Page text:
General Question

pleiades's avatar

What will happen to our space travels when it is declared there is no longer enough oil to explore the cosmos?

Asked by pleiades (6207 points ) April 6th, 2014

When the oil reserves are depleted how will NASA and other space stations launch rockets into the atmosphere?

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28 Answers

Imadethisupwithnoforethought's avatar

Rockets typically do not run on oil.

Darth_Algar's avatar

They don’t use petroleum fuels for space flight.

talljasperman's avatar

We will swing to the next commodity.

pleiades's avatar

Oh well f&*$ me! hahah

Never knew that

Imadethisupwithnoforethought's avatar

@pleiades No one is giving you a hard time for not knowing that. It is just frustrating that people who follow science have not explained ourselves enough so that people who do not understand know what is going on.

I am mad at myself for not making my friends understand.

ragingloli's avatar

Nuclear propulsion was on the table since the beginning. They will switch to that.Besides, they are working on a warp drive.

disregard that, i suck cocks

talljasperman's avatar

Isn’t rocket fuel derived on and from fossil fuels?

kritiper's avatar

No need to worry about that. Our time on Earth will expire before then.

jerv's avatar

@ragingloli What you do in the privacy of your own home has no bearing on rocket science.

One legitimate concern is that there are plenty of plastics that we use in the construction of space vehicles that we’ll need to find non-petrochem replacements for. Yes, between ceramics and hemp, we can probably do it; it’s just a matter of actually doing it.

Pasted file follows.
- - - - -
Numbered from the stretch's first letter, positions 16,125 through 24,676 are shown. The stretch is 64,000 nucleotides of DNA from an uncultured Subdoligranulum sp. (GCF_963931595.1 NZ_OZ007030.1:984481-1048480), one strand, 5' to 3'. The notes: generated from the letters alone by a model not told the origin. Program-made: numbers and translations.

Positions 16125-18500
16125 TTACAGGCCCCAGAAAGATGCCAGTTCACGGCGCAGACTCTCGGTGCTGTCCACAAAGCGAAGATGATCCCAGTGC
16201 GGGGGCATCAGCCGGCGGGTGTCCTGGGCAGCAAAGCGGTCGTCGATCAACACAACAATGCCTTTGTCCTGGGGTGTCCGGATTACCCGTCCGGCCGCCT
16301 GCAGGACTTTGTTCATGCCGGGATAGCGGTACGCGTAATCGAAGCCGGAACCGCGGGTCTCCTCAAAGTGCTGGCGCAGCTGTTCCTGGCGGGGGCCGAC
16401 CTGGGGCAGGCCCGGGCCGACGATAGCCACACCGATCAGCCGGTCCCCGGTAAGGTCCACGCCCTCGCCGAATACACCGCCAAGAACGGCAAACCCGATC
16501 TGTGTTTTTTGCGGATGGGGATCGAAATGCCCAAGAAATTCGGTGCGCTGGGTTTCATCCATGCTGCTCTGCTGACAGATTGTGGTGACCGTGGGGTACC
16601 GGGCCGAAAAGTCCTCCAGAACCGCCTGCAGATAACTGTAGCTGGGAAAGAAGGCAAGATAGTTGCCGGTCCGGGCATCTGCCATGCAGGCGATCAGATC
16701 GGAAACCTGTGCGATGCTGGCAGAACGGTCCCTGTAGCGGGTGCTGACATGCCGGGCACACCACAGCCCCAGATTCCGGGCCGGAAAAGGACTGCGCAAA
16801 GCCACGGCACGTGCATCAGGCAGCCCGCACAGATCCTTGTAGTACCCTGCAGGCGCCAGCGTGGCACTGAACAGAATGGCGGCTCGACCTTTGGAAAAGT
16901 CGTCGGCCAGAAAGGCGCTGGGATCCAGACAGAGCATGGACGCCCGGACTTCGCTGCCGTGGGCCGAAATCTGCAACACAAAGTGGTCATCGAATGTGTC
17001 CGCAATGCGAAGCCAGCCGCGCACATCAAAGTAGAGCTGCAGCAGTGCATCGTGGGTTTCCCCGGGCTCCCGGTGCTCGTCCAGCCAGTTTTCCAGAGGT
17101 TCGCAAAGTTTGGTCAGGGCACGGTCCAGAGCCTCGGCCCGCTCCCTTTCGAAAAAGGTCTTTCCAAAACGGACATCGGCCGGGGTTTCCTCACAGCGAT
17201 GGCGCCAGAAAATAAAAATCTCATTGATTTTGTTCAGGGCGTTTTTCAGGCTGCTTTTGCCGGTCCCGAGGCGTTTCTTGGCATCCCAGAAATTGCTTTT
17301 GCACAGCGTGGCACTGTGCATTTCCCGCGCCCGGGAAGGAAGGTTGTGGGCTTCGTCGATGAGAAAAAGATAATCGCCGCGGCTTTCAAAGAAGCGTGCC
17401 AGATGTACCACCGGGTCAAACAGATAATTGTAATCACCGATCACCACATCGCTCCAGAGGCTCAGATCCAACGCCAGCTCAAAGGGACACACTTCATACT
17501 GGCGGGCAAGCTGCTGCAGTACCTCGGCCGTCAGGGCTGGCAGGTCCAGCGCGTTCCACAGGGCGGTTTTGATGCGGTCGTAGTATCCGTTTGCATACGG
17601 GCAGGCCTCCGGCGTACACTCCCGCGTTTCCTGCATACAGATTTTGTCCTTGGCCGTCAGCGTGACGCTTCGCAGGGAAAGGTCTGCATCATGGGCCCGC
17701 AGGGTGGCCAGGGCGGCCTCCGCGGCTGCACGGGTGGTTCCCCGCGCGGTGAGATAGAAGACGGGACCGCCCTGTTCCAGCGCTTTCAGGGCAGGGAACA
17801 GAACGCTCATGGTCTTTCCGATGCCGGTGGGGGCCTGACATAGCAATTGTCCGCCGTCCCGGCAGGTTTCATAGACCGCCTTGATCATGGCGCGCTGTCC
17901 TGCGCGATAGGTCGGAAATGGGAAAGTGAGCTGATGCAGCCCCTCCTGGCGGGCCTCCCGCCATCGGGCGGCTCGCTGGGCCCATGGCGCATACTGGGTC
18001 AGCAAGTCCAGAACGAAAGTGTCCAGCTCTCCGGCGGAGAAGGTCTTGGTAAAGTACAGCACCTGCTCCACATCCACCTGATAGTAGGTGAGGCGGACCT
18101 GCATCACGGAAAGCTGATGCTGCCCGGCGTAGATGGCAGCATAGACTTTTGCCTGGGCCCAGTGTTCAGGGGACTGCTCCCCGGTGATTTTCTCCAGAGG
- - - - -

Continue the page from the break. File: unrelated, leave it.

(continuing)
Symbeline's avatar

@jerv Sort of have that thought myself. Whatever the setbacks, space travel and exploration is definitely not dead, but I don’t think we live in a society which allows for the maximum potential thereof to be achieved. marketing and pop vids, that’s where issat.

Jonesn4burgers's avatar

Don’t worry, our ancestors will send transport to return us to the planet of our origin. They are just waiting for us to do some growing up.
@jerv, I think @ragingloli was simply lamenting the woes of a rocket pilot should the opportunities cease to arise HAHAHAHA!

ragingloli's avatar

@jerv
One legitimate concern is that there are plenty of plastics that we use in the construction of space vehicles that we’ll need to find non-petrochem replacements for. Yes, between ceramics and hemp, we can probably do it; it’s just a matter of actually doing it.

That is actually a good thing, because that will lead to new innovations in material science.
Limitations breed creativity.

Jonesn4burgers's avatar

Oh. I never heard of it before. I guess I’m not common.

Bill1939's avatar

Regarding plastics, perhaps in the future we will mine the vast quantities of plastics floating in our oceans and buried in land fills.

RocketGuy's avatar

@jerv is not far off – there is a small amount of R&D for plastics made from plant material. I can only imagine that R&D money will increase when we start running short of petroleum.

bunnywok's avatar

We should find a way to recycle fossil fuels. Or maybe through some kind of launching machine that supply enough force to propel a rocket into space.

Darth_Algar's avatar

@bunnywok

Kinda hard to recycle something that’s burned up when you use it.

talljasperman's avatar

We will use Hydrogen 3 mined from the moon.

jerv's avatar

@talljasperman Quite possibly. I’ve heard Helium-3 also mentioned as a possibility, though producing He3 often requires Tritium (H3).

RocketGuy's avatar

We have to figure out fusion reactors to go with it too.

jerv's avatar

@RocketGuy Frickin’ lasers!

rexacoracofalipitorius's avatar

Yay materials science! Bring on the Space Elevator!

By the way, today I had my coffee out of a cup made of plant plastic :^)

jerv's avatar

@ragingloli Why do you think I said what I said? Or was I too vague?

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